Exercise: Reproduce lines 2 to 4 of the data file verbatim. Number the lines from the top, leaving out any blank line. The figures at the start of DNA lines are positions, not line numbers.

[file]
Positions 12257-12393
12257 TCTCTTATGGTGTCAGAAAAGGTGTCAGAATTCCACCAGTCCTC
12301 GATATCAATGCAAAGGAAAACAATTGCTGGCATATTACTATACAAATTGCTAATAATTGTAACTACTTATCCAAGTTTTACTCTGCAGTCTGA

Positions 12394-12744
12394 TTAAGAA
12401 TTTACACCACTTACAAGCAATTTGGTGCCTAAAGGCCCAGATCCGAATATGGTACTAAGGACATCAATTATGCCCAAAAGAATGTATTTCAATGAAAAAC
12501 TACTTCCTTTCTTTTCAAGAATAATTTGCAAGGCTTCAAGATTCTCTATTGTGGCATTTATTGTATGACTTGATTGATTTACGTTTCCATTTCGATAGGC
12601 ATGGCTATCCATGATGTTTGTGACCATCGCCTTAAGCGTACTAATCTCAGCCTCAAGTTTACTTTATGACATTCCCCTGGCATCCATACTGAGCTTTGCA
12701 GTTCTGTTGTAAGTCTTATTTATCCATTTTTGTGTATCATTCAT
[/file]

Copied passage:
12257 TCTCTTATGGTGTCAGAAAAGGTGTCAGAATTCCACCAGTCCTC
12301 GATATCAATGCAAAGGAAAACAATTGCTGGCATATTACTATACAAATTGCTAATAATTGTAACTACTTATCCAAGTTTTACTCTGCAGTCTGA

Positions 12394-12744